Github and Google have announced version 4 of the Open Source Security Foundation (OpenSSF) Scorecard Project. It offers new security checks, a Scorecards GitHub action, and a major expansion to the project’s weekly scans of critical open source projects.
OpenSSF originally launched the Scorecard Project in 2020. The plan was to offer an automated security tool that creates security ratings for open-source projects and reduces the labor needed to maintain them securely.
The tool provides a series of automatic scans that reviews a project’s security practices. They check for common vulnerabilities and security issues, like checked-in binaries or a lack of cryptographically signed releases.
Since the launch of Scorecards V2 in mid-2020, the project has “grown steadily to over 40 unique contributors and 18 implemented security checks,” according to a post on the V4 launch from Google Online Security Blog.
What Does Scorecards V4 Change for the Open Source Community?
One of the most significant changes in V4 is likely the new GitHub action. Open-source developers use it to automate the process of determining security impacts of any project changes. This usually has to be done manually, meaning it could help save time and ensure developers consider the security implications of each shift.
The action can be used in any public repository by following precise directions from the GitHub team.
The new security checks are also helpful for developers. The V4 adds a handful of additional security checks, according to the OpenSSF blog post on security changes in the new version. They include the license check, “which detects the presence of a project license,” and the Dangerous-Workflow check, “which detects dangerous usage of the pull_request_target trigger and risks of script injections in GitHub workflows.”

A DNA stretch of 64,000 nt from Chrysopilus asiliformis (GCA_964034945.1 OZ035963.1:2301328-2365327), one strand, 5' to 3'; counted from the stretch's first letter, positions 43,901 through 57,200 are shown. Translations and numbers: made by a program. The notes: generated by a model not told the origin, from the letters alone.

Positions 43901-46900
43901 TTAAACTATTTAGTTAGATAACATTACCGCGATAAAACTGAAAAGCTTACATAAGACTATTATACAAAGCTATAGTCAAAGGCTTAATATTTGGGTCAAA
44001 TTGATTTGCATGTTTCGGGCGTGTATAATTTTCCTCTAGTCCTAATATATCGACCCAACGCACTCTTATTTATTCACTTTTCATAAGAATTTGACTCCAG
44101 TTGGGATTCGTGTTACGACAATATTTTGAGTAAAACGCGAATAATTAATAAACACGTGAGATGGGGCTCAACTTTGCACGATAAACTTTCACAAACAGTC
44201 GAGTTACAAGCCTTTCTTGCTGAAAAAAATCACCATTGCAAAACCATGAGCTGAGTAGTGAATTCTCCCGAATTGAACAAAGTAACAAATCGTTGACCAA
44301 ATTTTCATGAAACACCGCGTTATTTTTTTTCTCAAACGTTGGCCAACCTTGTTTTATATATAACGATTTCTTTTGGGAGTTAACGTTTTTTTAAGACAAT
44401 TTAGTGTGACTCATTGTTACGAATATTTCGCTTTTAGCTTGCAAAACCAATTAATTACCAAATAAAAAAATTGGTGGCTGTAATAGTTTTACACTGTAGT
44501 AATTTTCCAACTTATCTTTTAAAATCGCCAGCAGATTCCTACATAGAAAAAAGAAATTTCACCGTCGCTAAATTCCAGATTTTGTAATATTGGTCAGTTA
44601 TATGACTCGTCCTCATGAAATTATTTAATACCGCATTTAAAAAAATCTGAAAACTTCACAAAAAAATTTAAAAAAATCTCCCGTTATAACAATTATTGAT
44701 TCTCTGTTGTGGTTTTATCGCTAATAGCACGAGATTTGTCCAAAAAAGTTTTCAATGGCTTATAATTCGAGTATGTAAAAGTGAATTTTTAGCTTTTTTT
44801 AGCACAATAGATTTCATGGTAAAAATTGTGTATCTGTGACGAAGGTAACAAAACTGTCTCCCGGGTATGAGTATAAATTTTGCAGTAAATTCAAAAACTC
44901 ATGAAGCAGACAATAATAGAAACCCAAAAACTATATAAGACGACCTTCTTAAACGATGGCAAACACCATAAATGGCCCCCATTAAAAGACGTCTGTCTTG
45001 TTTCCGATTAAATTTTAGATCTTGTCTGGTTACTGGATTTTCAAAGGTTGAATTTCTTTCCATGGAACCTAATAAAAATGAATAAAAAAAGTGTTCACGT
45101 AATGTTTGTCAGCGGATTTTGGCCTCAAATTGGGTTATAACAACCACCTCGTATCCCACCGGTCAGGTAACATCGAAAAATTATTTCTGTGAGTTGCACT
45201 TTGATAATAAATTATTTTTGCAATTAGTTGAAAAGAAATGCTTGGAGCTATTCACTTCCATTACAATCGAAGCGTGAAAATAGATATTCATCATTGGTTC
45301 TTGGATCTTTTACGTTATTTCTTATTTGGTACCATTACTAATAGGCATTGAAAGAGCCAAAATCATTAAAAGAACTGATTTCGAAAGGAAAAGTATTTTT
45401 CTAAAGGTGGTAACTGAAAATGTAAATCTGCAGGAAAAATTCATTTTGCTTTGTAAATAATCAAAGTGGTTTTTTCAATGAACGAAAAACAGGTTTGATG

According to the OpenSSF team, the Dangerous-Workflow check is the first one in the project to have a “Critical” risk level rating due to how easily an attacker can exploit these vulnerabilities. The new check informs developers of these issues and provides guidance on how they can be patched. This is a vital step in ensuring open-source software users keep their projects secure from hackers.
Scorecards V4 also greatly expands the project’s weekly scans of important open-source projects. In the months leading up to the launch, the Scorecards team increased the scale of scans from 50,000 to 1 million projects. They were selected based on their likely importance using their number of direct dependencies.
V4 also changes what information these scans provide. Instead of the pass-fail system previously used, V4 now grades scanned projects on a 1 to 10 scale for each repository. Scan results are available publicly through the Scorecards API or the OpenSSF metrics dashboard.
Scorecards V4 May Help Shore up Open Source Security
The new tools available in V4 will help developers of open-source projects ensure security much more easily. This protects the open-source community and the end-users of apps, services, and platforms that depend on its utilities.
The general public is becoming savvier when it comes to cybersecurity. Around 84% of smartphone users list privacy and security as critical factors they consider before installing new apps. However, the wrong development practices can leave them vulnerable to attacks.
Recent open-source security failures, like the log4j vulnerability discovered in January, have demonstrated that open-source security is more important than ever — and potentially a national security issue. At the same time, open-source developers often donate time and resources to the projects they work on.
A project like Scorecards helps developers automate some of the labor-intensive aspects of open source security. These new checks and scans could help make security in open-source development much more feasible for project creators.
New Version of OpenSSF Scorecards Provides Security Tools for Open Source Developers
Open-source tools and projects are more important to cybersecurity than ever before. Significant exploits or vulnerabilities can threaten a massive number of individuals and major organizations.
Implementing good security practices can be challenging, especially for open-source developers who are not necessarily receiving compensation for maintaining their projects. Tools like OpenSSF Scorecards can help automate some manual tasks needed to maintain a project’s security. Developers and the end-users that depend on open-source projects will gain significant safety benefits from these tools.